Joseph Pusey

Doctor @ National Health Service
Working (0-5 years experience)
116Joined Apr



I currently work as a doctor near Manchester, England. Right now, I'm working on completing my Foundation training and deciding what I want to do with the rest of my career. Possible candidates, outside of continuing in clinical medicine, are jobs in operations or research at EA-aligned Global Health and Wellbeing organisations, and I'm excited about opportunities in these fields.

I've been involved with EA through volunteering and working for One for the World, attending EAG 2022, the Cause Innovation Bootcamp, the Hi-Med fellowship, and (most importantly) my GWWC pledge to GiveDirectly. 

How others can help me

I'm looking for flexible, part-time opportunities to test my fit for research or operations roles in Global Health and Development. 


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I agree with this, and I think this might be a case where the largest donors, median donors, and beneficiaries might have very different intuitions.

Agreed that this seems very possible. Who should we listen to most closely if it is the case?

Hi Michael. Thanks for your thoughtful comment.

You've highlighted an issue I agree with- that this is something of a grey area where one's personal position on complex moral issues can make a big difference to how effective you think this problem area might be.

I am not clear from your explanation on whether health impacts are talking about the effect on the mother or the effect on the stillborn child.

In the article, I'm defining the health impacts of a stillbirth as the years of health, or healthy life, lost to the child who is stillborn- this, as you point out, is very hard to define. Any health impacts on the mother (not related to economic or wellbeing impacts) were not described particularly fully in the readings I found, although there may be more research that I haven't seen; I suspect they would be hard to entangle from the health problems which may have contributed to, rather than caused, a stillbirth.

It seems to me that you have to accept one of these or the other.

If I was smarter, I'd have a better impression on where I fell on this issue. What I hope to point out in the article is that taking either position to an extreme results in a position that clashes with my, and I suspect many people's, moral intuition. Probably further thought on this is required by people who have more experience with time discounting/health economics/actuarial sciences than me.

If you are considering the effect on the stillborn child, it seems that you should consider increasing reproduction as approximately as good as decreasing stillbirths.

Presumably, some people do think this. I think for me to have a strong position on it I'd have to have strong positions on other, more fundamental moral questions that I haven't come to good answers for.

Hi, Liv- yes, it's pretty much my first time doing something like this. I do have some medical background but I haven't got any experience in policy/evaluation/whatever this is. 

Fortunately, I had some great help and direction from the Cause Innovation Bootcamp organisers (especially my mentor Leonie), who put together some great materials on how to approach writing like this. It's not where I'd like it to be in terms of completeness but I think we all reached a point where the return on further time invested didn't make much sense.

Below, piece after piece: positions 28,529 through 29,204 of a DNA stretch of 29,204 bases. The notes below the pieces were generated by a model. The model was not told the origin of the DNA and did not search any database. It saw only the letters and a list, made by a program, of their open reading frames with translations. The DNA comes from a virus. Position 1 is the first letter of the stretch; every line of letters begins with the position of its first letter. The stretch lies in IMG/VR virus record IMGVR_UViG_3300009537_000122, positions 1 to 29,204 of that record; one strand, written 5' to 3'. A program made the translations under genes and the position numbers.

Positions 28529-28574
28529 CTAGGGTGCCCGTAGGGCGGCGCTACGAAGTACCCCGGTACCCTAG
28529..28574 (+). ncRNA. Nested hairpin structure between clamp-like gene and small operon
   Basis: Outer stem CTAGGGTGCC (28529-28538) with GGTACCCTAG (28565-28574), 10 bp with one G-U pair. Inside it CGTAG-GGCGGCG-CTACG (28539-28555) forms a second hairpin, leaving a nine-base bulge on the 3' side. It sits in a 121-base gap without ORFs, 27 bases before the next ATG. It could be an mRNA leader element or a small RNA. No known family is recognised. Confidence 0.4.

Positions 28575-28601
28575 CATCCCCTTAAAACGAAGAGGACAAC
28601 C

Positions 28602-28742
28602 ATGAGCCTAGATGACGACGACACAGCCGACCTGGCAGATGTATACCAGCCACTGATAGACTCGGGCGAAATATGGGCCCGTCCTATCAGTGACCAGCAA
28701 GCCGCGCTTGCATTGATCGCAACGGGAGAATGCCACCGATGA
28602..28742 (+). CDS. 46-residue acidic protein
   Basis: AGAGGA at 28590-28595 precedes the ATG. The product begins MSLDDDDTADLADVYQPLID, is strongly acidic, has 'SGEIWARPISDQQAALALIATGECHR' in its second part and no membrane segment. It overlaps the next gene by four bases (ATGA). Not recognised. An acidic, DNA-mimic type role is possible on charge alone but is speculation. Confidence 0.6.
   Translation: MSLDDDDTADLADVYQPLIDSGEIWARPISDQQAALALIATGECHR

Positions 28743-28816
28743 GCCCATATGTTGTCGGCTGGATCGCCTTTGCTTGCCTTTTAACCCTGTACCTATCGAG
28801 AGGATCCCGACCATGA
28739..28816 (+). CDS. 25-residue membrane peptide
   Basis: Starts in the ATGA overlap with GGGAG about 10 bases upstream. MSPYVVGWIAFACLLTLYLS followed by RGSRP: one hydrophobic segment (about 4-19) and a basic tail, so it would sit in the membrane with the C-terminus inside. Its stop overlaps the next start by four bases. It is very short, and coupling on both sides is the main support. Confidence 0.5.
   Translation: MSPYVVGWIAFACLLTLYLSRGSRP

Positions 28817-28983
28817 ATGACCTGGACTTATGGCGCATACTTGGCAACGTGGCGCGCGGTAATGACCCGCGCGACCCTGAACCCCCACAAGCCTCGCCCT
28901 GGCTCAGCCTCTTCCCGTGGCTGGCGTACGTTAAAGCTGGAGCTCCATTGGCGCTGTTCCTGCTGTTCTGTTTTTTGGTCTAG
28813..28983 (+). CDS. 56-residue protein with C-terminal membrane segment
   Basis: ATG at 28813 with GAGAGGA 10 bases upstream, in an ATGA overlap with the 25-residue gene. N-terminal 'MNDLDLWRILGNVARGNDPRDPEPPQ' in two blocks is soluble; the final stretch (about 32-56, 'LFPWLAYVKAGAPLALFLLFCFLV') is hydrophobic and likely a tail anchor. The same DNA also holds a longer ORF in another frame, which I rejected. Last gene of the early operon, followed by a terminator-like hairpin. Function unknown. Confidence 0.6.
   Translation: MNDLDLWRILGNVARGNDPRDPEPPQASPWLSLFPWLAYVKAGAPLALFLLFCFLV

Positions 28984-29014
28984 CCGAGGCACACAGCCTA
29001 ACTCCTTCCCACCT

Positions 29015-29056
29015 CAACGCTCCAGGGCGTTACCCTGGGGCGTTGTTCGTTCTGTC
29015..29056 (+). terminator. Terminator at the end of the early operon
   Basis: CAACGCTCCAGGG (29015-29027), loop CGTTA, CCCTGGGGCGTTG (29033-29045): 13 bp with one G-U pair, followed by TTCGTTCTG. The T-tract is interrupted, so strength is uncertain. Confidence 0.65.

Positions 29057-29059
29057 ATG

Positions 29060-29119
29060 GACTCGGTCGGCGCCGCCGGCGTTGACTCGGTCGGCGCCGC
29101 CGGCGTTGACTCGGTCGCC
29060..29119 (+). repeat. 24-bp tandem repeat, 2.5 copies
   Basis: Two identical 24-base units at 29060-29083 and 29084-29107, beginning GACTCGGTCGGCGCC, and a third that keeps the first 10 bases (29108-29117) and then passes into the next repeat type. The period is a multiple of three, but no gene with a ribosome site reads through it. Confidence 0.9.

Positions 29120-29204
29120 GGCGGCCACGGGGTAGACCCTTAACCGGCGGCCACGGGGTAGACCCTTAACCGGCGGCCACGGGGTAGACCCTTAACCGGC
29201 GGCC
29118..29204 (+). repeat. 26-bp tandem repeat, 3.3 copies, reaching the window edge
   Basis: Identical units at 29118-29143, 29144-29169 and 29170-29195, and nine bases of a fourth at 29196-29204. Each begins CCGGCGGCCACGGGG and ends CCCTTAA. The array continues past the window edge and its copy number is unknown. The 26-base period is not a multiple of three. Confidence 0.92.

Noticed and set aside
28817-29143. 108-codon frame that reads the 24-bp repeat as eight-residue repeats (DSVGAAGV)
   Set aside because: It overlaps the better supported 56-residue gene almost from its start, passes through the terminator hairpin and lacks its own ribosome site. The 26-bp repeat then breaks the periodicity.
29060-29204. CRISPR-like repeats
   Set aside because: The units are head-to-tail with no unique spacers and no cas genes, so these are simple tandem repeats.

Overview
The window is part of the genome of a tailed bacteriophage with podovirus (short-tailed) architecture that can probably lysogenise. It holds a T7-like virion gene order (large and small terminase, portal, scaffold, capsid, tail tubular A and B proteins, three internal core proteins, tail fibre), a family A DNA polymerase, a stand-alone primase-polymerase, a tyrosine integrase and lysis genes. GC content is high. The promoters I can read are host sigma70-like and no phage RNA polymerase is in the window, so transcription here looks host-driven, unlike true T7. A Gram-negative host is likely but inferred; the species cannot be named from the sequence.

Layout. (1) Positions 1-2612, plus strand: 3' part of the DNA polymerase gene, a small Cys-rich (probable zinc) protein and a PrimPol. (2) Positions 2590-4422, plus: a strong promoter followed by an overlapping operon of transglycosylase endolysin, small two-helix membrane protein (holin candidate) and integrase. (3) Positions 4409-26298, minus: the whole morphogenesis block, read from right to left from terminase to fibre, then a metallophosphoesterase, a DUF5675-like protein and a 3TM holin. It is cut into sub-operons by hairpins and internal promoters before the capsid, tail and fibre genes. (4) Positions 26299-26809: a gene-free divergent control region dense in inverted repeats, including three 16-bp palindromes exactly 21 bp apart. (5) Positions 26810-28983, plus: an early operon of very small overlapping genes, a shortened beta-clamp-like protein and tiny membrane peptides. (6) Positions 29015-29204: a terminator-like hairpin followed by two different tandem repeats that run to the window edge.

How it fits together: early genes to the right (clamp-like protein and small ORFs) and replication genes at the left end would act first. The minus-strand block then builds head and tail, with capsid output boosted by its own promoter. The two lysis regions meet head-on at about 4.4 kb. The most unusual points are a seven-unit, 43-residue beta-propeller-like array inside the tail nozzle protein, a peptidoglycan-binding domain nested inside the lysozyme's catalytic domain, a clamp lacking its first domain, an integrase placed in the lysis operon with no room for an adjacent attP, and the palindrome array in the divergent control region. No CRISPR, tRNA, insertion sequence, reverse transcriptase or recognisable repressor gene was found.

Thankyou so much for your kind words- it's surprisingly nerve-wracking posting something on the Forum like this, especially for a first-timer. 

In addition to the $3.9M grant, there's also a more recent $15M grant to scale up.

Thankyou for this- I've updated the post. I think this particular narrow intervention (adding syphilis testing to routine HIV screening programmes) is super exciting.

I was surprised to read that GiveWell estimates the value of "averting stillbirth or miscarriage" at 21(where 1 is the value of doubling someone's income for 1 year) and the value of averting a stillbirth at 33based on a survey of "70 of our largest donors", sadly it seems that they didn't have beneficiaries survey data on the value of preventing stillbirths.

That's more than what I would have guessed (for reference, the value of "preventing one 5-and-over death from malaria" is 83).

Interesting. What would your guess have been? My instinct is that people will have a very wide range of intuitions on this, at least until we're able to be a bit more specific about what we're asking for- even then, I expect quite a high degree of variance in how much people value averting a stillbirth. I don't have a strong opinion myself on what the right number is. 

Answer by Joseph PuseyNov 25, 202214

For me, the best part of finally having started work after 6-7 years in higher education is getting to donate 10% of my income (£200/month), which compared to some people here is a very small amount but still feels like a satisfyingly big step up from my effectively nominal student giving. 

At the moment it all goes to GiveDirectly, chosen because I have (I suspect) a much higher uncertainty-discount rate than the median EA and I think there are hard-t0-measure benefits from their intervention that make it less suboptimal than many might think. 

My work satisfaction gets a non-trivial boost from knowing that it enables this impact, especially because it's not a supremely impactful job in and of itself. 

Is there any scope for people to do this on an ad-hoc/crowdsourced basis? I used to a similar thing for medical AI papers (, where volunteers would summarise them and then the coordinators would vet, publish and distribute the summaries- is there a similar process that happens here?